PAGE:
Internet Shakespeare Editions

Author: William Shakespeare
Editor: David Bevington
Peer Reviewed

Hamlet (Folio 1, 1623)

The Tragedie of Hamlet. 265
With turbulent and dangerous Lunacy.
Rosin. He does confesse he feeles himselfe distracted,
But from what cause he will by no meanes speake.
Guil. Nor do we finde him forward to be sounded,
1655But with a crafty Madnesse keepes aloofe:
When we would bring him on to some Confession
Of his true state.
Qu. Did he receiue you well?
Rosin. Most like a Gentleman.
1660Guild. But with much forcing of his disposition.
Rosin. Niggard of question, but of our demands
Most free in his reply.
Qu. Did you assay him to any pastime?
Rosin. Madam, it so fell out, that certaine Players
1665We ore-wrought on the way: of these we told him,
And there did seeme in him a kinde of ioy
To heare of it: They are about the Court,
And (as I thinke) they haue already order
This night to play before him.
1670Pol. 'Tis most true:
And he beseech'd me to intreate your Maiesties
To heare, and see the matter.
King. With all my heart, and it doth much content me
To heare him so inclin'd. Good Gentlemen,
1675Giue him a further edge, and driue his purpose on
To these delights.
Rosin. We shall my Lord. Exeunt.
King. Sweet Gertrude leaue vs too,
For we haue closely sent for Hamlet hither,
1680That he, as 'twere by accident, may there
Affront Ophelia. Her Father, and my selfe (lawful espials)
Will so bestow our selues, that seeing vnseene
We may of their encounter frankely iudge,
And gather by him, as he is behaued,
1685If't be th'affliction of his loue, or no.
That thus he suffers for.
Qu. I shall obey you,
And for your part Ophelia, I do wish
That your good Beauties be the happy cause
1690Of Hamlets wildenesse: so shall I hope your Vertues
Will bring him to his wonted way againe,
To both your Honors.
Ophe. Madam, I wish it may.
Pol. Ophelia, walke you heere. Gracious so please ye
1695We will bestow our selues: Reade on this booke,
That shew of such an exercise may colour
Your lonelinesse. We are oft too blame in this,
'Tis too much prou'd, that with Deuotions visage,
And pious Action, we do surge o're
1700The diuell himselfe.
King. Oh 'tis true:
How smart a lash that speech doth giue my Conscience?
The Harlots Cheeke beautied with plaist'ring Art
Is not more vgly to the thing that helpes it,
1705Then is my deede, to my most painted word.
Oh heauie burthen!
Pol. I heare him comming, let's withdraw my Lord.
Enter Hamlet.
1710Ham. To be, or not to be, that is the Question:
Whether 'tis Nobler in the minde to suffer
The Slings and Arrowes of outragious Fortune,
Or to take Armes against a Sea of troubles,
And by opposing end them: to dye, to sleepe
1715No more; and by a sleepe, to say we end
The Heart-ake, and the thousand Naturall shockes
That Flesh is heyre too? 'Tis a consummation
Deuoutly to be wish'd. To dye to sleepe,
To sleepe, perchance to Dreame; I, there's the rub,
1720For in that sleepe of death, what dreames may come,
When we haue shufflel'd off this mortall coile,
Must giue vs pawse. There's the respect
That makes Calamity of so long life:
For who would beare the Whips and Scornes of time,
1725The Oppressors wrong, the poore mans Contumely,
The pangs of dispriz'd Loue, the Lawes delay,
The insolence of Office, and the Spurnes
That patient merit of the vnworthy takes,
When he himselfe might his Quietus make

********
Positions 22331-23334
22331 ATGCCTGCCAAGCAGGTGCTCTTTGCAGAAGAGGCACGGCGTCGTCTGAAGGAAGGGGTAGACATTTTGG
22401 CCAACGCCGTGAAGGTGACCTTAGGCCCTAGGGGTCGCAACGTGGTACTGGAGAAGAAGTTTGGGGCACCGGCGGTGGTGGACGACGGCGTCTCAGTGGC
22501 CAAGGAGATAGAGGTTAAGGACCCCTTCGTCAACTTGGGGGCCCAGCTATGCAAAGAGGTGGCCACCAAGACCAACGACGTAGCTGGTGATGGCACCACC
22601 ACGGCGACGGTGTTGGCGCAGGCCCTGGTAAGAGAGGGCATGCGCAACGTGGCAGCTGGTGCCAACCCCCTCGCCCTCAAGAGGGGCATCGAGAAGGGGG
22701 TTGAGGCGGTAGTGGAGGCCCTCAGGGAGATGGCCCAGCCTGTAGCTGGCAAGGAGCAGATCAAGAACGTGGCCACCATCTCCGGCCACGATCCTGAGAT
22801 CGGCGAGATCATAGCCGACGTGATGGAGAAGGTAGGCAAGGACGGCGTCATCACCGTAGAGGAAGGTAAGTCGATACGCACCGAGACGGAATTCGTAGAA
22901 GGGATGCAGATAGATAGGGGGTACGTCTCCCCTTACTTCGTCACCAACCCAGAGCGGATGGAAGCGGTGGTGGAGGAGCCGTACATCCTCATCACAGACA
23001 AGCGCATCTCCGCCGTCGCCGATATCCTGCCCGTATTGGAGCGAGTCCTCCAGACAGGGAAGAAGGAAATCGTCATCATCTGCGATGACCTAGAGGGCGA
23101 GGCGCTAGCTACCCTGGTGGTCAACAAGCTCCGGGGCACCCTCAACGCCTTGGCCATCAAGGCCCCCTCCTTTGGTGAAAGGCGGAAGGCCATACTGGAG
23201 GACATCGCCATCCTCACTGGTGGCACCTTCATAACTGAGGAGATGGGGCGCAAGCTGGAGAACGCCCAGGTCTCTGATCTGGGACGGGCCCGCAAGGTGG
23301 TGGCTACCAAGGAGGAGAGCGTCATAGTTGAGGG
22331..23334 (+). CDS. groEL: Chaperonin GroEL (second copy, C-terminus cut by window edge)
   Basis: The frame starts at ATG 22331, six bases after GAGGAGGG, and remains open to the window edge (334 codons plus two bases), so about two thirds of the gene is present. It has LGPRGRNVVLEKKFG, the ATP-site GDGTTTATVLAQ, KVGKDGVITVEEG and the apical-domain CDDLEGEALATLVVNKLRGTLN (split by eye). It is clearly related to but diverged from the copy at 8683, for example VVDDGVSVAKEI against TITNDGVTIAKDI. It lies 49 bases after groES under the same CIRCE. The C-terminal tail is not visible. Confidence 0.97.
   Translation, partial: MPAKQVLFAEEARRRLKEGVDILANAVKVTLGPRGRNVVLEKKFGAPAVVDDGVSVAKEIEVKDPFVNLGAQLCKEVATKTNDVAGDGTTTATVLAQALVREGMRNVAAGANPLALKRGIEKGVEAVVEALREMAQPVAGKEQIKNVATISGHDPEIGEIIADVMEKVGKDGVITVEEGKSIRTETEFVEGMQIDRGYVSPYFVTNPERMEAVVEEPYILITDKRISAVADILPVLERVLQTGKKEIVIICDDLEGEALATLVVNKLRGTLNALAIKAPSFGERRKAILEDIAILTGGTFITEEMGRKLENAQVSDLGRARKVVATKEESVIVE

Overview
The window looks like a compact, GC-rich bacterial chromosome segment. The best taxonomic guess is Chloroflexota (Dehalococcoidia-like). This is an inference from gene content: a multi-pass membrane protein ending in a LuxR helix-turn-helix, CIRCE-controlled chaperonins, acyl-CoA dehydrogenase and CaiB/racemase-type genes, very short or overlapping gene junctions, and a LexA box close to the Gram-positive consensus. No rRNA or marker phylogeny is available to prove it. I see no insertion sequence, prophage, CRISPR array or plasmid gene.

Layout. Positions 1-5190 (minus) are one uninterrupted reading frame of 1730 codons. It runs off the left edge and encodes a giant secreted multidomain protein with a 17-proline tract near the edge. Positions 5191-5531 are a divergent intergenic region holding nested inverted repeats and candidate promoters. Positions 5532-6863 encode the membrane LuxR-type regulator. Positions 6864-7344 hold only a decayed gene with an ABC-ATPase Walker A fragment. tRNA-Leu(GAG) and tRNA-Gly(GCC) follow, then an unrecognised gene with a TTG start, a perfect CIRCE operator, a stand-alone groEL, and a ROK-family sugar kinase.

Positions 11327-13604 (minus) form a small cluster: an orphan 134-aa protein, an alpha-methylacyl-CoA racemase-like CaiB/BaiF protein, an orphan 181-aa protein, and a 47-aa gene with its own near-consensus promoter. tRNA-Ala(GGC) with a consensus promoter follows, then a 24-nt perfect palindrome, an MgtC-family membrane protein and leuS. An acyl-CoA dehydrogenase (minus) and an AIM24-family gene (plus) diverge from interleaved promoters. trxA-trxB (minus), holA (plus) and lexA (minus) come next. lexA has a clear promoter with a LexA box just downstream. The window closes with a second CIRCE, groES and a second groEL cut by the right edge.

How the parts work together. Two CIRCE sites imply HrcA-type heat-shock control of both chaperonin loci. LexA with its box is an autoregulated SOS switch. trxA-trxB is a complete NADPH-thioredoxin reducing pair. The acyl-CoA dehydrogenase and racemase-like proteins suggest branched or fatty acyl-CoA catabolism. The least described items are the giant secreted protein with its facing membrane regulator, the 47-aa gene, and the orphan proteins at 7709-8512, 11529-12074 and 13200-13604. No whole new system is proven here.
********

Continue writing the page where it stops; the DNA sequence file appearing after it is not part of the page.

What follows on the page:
1730With a bare Bodkin? Who would these Fardles beare
To grunt and sweat vnder a weary life,
But that the dread of something after death,
The vndiscouered Countrey, from whose Borne
No Traueller returnes, Puzels the will,
1735And makes vs rather beare those illes we haue,
Then flye to others that we know not of.
Thus Conscience does make Cowards of vs all,
And thus the Natiue hew of Resolution
Is sicklied o're, with the pale cast of Thought,
1740And enterprizes of great pith and moment,
With this regard their Currants turne away,
And loose the name of Action. Soft you now,
The faire Ophelia? Nimph, in thy Orizons
Be all my sinnes remembred.
1745Ophe. Good my Lord,
How does your Honor for this many a day?
Ham. I humbly thanke you: well, well, well.
Ophe. My Lord, I haue Remembrances of yours,
That I haue longed long to re-deliuer.
1750I pray you now, receiue them.
Ham. No, no, I neuer gaue you ought.
Ophe. My honor'd Lord, I know right well you did,
And with them words of so sweet breath compos'd,
As made the things more rich, then perfume left:
1755Take these againe, for to the Noble minde
Rich gifts wax poore, when giuers proue vnkinde.
There my Lord.
Ham. Ha, ha: Are you honest?
Ophe. My Lord.
1760Ham. Are you faire?
Ophe. What meanes your Lordship?
Ham. That if you be honest and faire, your Honesty
should admit no discourse to your Beautie.
Ophe. Could Beautie my Lord, haue better Comerce
1765then your Honestie?
Ham. I trulie: for the power of Beautie, will sooner
transforme Honestie from what it is, to a Bawd, then the
force of Honestie can translate Beautie into his likenesse.
This was sometime a Paradox, but now the time giues it
1770proofe. I did loue you once.
Ophe. Indeed my Lord, you made me beleeue so.
Ham. You should not haue beleeued me. For vertue
cannot so innocculate our old stocke, but we shall rellish
of it. I loued you not.
1775Ophe. I was the more deceiued.
Ham. Get thee to a Nunnerie. Why would'st thou
be a breeder of Sinners? I am my selfe indifferent honest,
but yet I could accuse me of such things, that it were bet-
ter my Mother had not borne me. I am very prowd, re-
1780uengefull, Ambitious, with more offences at my becke,
then I haue thoughts to put them in imagination, to giue
them shape, or time to acte them in. What should such